So when the Depression arrived, Keynes produced his magnum opus in 1936: The General Theory of Employment, Interest and Money, which represented a dramatic turn from the writings of Old Classicals (including his own previous works in that tradition). In this book, he expounded upon how involuntary unemployment could occur and persist as was happening during the Depression. In particular, he argued that investment was especially volatile, because most investment decisions “can only be taken as a result of animal spirits - of a spontaneous urge to action rather than inaction, and not as the outcome of a weighted average of quantified benefits … Thus if the animal spirits are dimmed and spontaneous optimism falters, leaving us to depend on nothing but a mathematical expectation, enterprise will fade and die”. This rather behavioural economics-esque explanation meant that “the level of employment at any time depends … not merely on the existing state of expectation but on the states of expectation which have existed over a certain past period … embodied in today’s capital equipment”. Consequently, there was a role for government intervention when such an adverse shock occurred.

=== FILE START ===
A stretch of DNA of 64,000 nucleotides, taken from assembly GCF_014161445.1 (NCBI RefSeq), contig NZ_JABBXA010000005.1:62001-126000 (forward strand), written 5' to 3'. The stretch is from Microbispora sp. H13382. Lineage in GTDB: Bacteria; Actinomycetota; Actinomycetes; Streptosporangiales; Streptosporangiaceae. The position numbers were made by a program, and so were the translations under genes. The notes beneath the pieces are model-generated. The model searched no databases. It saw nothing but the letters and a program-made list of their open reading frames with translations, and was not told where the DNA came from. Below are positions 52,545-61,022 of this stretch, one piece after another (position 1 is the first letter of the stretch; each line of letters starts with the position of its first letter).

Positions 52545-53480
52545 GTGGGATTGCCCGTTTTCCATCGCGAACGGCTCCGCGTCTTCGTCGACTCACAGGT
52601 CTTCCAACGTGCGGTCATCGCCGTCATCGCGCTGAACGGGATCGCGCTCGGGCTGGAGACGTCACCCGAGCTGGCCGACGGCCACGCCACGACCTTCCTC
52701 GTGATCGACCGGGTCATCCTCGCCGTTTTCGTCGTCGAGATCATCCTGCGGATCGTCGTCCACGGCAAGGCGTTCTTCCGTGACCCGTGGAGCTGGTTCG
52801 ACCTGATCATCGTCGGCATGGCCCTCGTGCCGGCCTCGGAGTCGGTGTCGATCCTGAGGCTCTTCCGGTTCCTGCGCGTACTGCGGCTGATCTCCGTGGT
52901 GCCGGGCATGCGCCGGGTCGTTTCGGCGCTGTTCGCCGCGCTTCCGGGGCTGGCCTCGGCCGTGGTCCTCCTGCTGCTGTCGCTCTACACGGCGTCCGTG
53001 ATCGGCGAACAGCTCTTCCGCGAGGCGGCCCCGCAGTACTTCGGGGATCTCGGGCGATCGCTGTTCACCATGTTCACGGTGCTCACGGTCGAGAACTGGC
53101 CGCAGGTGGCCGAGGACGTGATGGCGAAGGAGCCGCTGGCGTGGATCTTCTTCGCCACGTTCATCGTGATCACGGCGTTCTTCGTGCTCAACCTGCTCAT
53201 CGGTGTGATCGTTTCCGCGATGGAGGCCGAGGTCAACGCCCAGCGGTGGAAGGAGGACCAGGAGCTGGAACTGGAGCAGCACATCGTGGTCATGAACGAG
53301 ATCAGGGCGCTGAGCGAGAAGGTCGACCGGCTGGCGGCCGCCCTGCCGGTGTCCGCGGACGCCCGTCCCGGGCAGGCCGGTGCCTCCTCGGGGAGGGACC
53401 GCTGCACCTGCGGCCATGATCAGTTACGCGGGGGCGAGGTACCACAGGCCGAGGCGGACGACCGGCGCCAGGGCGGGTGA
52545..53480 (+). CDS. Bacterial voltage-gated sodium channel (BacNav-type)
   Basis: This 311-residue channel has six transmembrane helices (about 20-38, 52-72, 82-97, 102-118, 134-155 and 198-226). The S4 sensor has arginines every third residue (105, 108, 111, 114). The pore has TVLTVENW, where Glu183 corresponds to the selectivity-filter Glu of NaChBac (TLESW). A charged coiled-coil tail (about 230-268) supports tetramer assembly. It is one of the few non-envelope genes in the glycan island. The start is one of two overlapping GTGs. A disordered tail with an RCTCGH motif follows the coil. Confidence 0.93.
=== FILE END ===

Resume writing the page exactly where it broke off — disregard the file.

Unfortunately, Keynes’s text is verbose and it is consequently difficult to parse what this means in a model - the canonical interpretation is by John Hicks in his 1937 “Mr. Keynes and the”Classics”. In this paper, Hicks defined the Keynesian story in terms of the IS-LM model. The IS curve relates to the equalisation of investment and savings, while the LM curve relates to the equalisation of liquidity preference and the money supply.